Issuu on Google+

October 12

Youth employability and VET systems in the Mediterranean region

Social Protection and Employment Workshop 1-3 October 2012

Ummuhan Bardak, European Training Foundation (ETF) Cairo University, 2 October 2012 October 12

1

Overview of the education and training systems Improved access to education – universal primary education and increased years of schooling (Graph 1) Increasing secondary enrolment, but significant difference between lower and upper secondary education (Graph 2) VET small, narrow and unattractive – not playing its potential economic and social role! Strong aspiration for higher education with limited employment prospects (Graph 3)

October 12

2

1


October 12

Overview of the education and training systems (2) Some left without access even to basic education & training (e.g. persisting illiteracy) (Graph 4) Human development level not always in line with economic development (Graph 5) Missing skills and mismatch between the education outputs and market demand (Graph 6) Problems with the quality of education and high numbers of early school leavers (e.g. PISA, TIMMS, national evaluations) October 12

3

Youth in figures: where they are 

Large cohorts of young population, with high aspirations for their lives (education, jobs, housing) (Graph 7)



Youth in education: around 30-to-40% (based on upper secondary and university enrolment rates)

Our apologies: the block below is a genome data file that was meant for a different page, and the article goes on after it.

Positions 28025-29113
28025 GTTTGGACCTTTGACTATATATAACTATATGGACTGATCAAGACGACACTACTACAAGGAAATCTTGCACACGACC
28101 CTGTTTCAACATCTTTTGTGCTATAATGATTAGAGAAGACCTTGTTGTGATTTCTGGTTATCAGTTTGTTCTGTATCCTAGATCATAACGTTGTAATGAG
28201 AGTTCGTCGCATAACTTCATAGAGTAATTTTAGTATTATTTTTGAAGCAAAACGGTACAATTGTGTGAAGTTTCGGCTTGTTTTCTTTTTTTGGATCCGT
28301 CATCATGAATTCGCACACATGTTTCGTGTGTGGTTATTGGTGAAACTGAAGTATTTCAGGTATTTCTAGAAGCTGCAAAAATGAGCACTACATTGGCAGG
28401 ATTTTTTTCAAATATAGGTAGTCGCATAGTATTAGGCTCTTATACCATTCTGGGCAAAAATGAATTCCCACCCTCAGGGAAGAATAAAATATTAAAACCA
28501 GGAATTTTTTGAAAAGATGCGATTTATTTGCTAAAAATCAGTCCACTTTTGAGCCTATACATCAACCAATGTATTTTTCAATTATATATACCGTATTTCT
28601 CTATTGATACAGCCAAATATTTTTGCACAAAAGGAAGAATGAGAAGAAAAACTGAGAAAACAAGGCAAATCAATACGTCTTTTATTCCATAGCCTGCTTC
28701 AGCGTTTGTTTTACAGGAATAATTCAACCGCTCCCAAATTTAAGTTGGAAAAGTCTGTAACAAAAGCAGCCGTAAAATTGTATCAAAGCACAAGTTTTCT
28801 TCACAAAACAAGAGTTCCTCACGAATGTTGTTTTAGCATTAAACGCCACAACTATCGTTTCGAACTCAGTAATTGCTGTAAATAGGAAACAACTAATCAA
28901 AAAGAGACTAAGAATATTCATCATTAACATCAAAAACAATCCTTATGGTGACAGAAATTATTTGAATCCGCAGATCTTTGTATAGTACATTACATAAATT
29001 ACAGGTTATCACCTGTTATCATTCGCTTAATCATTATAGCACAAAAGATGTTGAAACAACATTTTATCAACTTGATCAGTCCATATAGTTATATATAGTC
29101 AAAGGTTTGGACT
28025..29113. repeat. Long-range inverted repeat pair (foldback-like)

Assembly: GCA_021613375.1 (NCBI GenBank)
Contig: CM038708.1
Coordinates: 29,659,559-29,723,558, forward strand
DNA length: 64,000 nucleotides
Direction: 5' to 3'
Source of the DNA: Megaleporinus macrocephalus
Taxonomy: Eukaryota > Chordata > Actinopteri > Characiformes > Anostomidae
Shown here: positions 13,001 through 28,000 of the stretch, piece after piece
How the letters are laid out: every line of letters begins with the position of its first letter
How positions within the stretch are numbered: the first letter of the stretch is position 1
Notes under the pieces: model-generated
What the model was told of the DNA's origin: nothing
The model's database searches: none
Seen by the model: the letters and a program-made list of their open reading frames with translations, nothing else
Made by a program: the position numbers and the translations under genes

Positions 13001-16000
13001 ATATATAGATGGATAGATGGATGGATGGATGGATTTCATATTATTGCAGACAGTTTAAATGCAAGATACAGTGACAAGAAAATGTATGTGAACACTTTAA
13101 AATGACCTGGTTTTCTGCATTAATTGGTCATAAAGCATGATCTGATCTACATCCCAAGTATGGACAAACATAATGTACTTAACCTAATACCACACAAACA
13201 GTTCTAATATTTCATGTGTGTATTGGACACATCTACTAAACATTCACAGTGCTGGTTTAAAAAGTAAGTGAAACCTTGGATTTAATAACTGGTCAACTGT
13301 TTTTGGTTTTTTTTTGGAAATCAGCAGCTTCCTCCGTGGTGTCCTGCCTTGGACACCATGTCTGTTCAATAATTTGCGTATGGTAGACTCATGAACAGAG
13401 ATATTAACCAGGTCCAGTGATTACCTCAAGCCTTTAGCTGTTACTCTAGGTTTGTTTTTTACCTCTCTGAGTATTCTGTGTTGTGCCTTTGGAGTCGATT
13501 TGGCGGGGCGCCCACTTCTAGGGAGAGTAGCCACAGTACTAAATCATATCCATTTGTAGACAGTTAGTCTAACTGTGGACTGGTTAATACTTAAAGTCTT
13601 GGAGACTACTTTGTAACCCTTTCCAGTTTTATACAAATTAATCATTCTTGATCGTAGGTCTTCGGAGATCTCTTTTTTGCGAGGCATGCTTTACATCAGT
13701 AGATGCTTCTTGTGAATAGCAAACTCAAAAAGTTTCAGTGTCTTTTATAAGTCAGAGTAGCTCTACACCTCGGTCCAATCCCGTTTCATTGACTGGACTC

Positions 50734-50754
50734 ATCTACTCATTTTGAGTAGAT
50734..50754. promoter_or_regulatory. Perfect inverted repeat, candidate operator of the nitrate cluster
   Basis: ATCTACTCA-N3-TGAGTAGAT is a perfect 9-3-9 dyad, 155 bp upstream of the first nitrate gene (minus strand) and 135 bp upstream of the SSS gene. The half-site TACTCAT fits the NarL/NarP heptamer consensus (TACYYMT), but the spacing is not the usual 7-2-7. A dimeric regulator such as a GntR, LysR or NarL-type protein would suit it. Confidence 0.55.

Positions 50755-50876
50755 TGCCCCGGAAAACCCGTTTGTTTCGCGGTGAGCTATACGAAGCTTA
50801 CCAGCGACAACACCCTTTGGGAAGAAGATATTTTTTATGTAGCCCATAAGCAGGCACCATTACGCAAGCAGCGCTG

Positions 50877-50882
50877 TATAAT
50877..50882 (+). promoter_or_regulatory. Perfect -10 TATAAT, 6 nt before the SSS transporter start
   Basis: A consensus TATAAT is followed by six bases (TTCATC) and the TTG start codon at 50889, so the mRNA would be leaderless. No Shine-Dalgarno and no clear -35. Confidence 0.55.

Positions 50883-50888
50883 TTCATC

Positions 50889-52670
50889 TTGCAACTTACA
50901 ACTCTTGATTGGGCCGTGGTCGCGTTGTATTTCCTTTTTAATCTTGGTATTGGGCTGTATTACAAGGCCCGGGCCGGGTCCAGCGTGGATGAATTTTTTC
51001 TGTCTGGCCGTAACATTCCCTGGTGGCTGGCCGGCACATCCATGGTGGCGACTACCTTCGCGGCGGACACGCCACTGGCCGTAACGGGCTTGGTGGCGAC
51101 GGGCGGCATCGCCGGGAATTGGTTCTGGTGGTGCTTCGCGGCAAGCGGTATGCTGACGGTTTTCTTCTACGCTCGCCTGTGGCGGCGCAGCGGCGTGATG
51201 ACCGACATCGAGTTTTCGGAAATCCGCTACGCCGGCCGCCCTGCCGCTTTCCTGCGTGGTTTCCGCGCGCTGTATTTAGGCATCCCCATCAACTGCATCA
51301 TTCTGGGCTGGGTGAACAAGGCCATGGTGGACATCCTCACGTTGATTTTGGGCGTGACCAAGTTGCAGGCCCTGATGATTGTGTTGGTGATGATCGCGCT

Youth in labour force: around 35-to-37% (ILO 2010) (50% males, 22% females)



Youth in employment: 40% males, 15% females (ILO 2008), more likely working in low-paid, informal jobs



Youth unemployed: 25% (with twice high rates for females) (LFS 2010) (Graph 8)

October 12

4

2


October 12

Three youth groups, diverse vulnerabilities 1.

Unemployed youth with difficult school-to-work transition: unemployment tends to increase with education level **educated unemployed as a particular group (« wait unemployment ») – see Tunisia (Table 1)

2. Low-skilled/unskilled youth who can not afford to be unemployed, but take precarious jobs in informal sector 3. Youth not in education, training or employment (NEETs): more likely inactive, most vulnerable to social exclusion Addressing different needs of diverse youth groups in a balanced manner – crucial for ‘social cohesion’ October 12

5

Main reasons of difficult youth transitions 

Weak (skilled) job creation in private sector and saturation of jobs in public sector - business environment not encouraging SME growth



Poor job-matching services: social networks are the main tool to find (good) jobs, less recruitment on merit-based competition